Story type: Essay
Some five years ago a mere accident gave to the world one of the most gruesome and remarkable pieces of literature that has ever perhaps been seen. A convict named Fury confessed to having committed a murder of an atrocious character. He was brought from prison, put on his trial at Durham, and condemned to death. Every chance was given him to escape his doom; but he persisted in providing the authorities with the most minutely accurate chain of evidence against himself; and, in the end, there was nothing for it but to cast him for death. Even when the police blundered, he carefully set them right–and he could not have proved his own guilt more clearly had he been the ablest prosecuting counsel in Britain. He held in his hand a voluminous statement which, as it seems, he wished to read before sentence of death was passed. The Court could not permit the nation’s time to be thus expended; so the convict handed his manuscript to a reporter–and we thus have possibly the most absolutely curious of all extant thieves’ literature. Somewhere in the recesses of Fury’s wild heart there must have been good concealed; for he confessed his worst crime in the interests of justice, and he went to the scaffold with a serious and serene courage which almost made of him a dignified person. But, on his own confession, he must have been all his life long an unmitigated rascal–a predatory beast of the most dangerous kind. From his youth upward he had lived as a professional thief, and his pilferings were various and extensive. The glimpses of sordid villainy which he frankly gives are so poignantly effective that they put into the shade the most dreadful phases in the life of Villon. He was a mean sneaking wretch who supported a miserable existence on the fruits of other people’s industry, and he closed his list of crimes by brutally stabbing an unhappy woman who had never harmed him. The fellow had genuine literary skill and a good deal of culture; his confession is very different from any of those contained in the Newgate Calendar–infinitely different from the crude horror of the statement which George Borrow quotes as a masterpiece of simple and direct writing. Here is Borrow’s specimen, by-the-way–“So I went with them to a music-booth, where they made me almost drunk with gin and began to talk their flash language, which I did not understand”–and so on. But this dry simplicity is not in Fury’s line. He has studied philosophy; he has reasoned keenly; and, as one goes on through his terrible narrative, one finds that he has mental capacity of a high order. He was as mean a rascal as Noah Claypole: and yet he had a fine clear-seeing intellect. Now what does this gallows-bird tell us? Why, his whole argument is intended to prove that he was an ill-used victim of society! Such a perversion has probably never been quite equalled; but it remains there to show us how firmly my theory stands–that the real scoundrel never knows himself to be a scoundrel. Had Fury settled down in a back street and employed his genius in writing stories, he could have earned a livelihood, for people would have eagerly read his experiences; but he preferred thieving–and then he turned round and blamed other people for hounding him on to theft.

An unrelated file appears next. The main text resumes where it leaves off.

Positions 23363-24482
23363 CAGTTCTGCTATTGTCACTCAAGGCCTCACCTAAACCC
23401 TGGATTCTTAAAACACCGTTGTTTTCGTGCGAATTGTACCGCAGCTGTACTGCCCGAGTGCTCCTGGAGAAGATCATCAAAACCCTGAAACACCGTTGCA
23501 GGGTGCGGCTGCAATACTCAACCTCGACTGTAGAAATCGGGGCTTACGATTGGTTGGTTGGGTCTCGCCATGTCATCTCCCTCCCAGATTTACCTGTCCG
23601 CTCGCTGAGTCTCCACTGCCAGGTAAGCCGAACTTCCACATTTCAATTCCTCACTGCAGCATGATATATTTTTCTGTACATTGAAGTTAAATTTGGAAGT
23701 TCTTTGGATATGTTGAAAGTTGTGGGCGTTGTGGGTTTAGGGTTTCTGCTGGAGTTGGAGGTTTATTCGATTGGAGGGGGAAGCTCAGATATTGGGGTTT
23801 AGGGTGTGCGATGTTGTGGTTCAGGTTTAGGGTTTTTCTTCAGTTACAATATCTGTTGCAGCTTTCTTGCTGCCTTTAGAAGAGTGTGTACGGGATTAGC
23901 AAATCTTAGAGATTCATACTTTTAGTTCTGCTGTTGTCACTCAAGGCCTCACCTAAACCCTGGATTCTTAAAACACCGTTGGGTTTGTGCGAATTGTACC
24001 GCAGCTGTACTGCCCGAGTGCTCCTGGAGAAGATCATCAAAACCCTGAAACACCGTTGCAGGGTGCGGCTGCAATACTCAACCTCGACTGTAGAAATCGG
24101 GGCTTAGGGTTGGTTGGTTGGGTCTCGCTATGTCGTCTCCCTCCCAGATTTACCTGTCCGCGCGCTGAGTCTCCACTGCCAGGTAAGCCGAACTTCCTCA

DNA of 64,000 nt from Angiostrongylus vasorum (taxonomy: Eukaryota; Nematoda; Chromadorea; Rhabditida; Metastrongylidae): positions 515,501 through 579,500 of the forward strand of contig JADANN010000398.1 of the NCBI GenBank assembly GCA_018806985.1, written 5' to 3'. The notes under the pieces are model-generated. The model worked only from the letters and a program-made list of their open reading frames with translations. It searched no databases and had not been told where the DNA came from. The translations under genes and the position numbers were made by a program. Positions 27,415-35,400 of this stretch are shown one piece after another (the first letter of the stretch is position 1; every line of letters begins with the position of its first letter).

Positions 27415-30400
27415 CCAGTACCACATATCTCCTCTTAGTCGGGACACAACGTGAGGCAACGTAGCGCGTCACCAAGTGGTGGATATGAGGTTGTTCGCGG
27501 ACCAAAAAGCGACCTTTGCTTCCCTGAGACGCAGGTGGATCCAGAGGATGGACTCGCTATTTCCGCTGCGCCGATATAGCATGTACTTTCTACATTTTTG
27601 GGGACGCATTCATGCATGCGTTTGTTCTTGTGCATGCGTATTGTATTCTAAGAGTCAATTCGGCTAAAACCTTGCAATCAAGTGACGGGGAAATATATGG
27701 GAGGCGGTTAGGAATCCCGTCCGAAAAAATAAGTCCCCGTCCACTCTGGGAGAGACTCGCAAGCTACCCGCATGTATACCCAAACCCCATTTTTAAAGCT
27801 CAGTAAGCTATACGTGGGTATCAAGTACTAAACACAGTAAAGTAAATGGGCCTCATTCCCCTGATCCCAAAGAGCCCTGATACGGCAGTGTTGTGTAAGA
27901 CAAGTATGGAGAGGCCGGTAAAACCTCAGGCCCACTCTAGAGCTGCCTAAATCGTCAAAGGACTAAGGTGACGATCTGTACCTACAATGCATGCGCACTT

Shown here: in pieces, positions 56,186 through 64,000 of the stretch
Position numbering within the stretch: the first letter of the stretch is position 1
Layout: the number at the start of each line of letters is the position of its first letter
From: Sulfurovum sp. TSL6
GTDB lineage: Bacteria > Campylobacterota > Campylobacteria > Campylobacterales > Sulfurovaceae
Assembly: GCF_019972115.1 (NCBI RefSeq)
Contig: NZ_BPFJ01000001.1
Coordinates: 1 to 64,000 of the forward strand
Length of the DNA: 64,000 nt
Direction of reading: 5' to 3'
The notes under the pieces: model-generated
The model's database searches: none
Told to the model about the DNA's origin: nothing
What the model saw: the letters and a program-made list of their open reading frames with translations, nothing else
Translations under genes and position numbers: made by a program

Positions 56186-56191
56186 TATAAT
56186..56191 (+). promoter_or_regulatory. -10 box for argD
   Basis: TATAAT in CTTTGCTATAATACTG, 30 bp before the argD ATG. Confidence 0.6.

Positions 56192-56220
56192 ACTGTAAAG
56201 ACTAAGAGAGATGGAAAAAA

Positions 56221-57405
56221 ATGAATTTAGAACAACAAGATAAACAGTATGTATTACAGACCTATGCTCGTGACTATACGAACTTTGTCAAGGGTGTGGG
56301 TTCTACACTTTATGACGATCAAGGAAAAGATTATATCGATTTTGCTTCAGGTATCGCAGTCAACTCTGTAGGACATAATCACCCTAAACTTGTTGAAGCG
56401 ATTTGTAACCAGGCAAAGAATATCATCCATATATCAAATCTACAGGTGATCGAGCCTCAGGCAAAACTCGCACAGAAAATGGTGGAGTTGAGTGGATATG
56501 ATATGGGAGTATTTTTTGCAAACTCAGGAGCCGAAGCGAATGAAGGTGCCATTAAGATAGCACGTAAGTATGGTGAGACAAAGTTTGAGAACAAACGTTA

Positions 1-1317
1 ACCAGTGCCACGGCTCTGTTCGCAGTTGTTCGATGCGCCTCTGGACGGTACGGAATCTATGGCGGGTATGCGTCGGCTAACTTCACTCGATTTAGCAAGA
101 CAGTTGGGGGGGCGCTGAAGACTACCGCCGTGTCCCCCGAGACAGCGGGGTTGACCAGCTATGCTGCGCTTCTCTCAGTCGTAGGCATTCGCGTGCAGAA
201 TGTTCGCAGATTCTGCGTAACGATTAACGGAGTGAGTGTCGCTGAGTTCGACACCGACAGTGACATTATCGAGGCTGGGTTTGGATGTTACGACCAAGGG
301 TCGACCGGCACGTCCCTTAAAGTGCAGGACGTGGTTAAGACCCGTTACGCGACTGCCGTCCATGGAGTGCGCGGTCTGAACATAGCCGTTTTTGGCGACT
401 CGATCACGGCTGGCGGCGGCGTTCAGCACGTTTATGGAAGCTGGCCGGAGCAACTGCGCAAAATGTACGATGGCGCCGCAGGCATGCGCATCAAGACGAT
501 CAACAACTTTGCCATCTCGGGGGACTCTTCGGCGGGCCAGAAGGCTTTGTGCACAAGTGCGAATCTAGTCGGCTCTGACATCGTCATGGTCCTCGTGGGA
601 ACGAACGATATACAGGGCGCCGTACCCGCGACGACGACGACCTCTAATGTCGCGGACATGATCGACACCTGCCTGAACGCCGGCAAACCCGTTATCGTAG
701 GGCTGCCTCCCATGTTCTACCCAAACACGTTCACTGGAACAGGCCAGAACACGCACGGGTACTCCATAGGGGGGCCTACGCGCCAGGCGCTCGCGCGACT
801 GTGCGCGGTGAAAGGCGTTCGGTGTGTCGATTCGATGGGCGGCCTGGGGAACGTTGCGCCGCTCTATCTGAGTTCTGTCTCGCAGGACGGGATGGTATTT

There are wrong-doers and wrong-doers; there are men who do ill in the world because they are entirely harmful by nature, and they seek to hurt their fellows–there are others who err only from weakness of will. I make no excuse for the weaklings; a man or woman who is weak may do more harm than the vilest criminal, and, when I hear any one talk about that nice man who is nobody’s enemy but his own, I am instantly forced to remember a score or thereabouts of beings whom I know to have been the deadliest foes of those whom they should have cherished. Let us help those who err; but let us have no maudlin pity.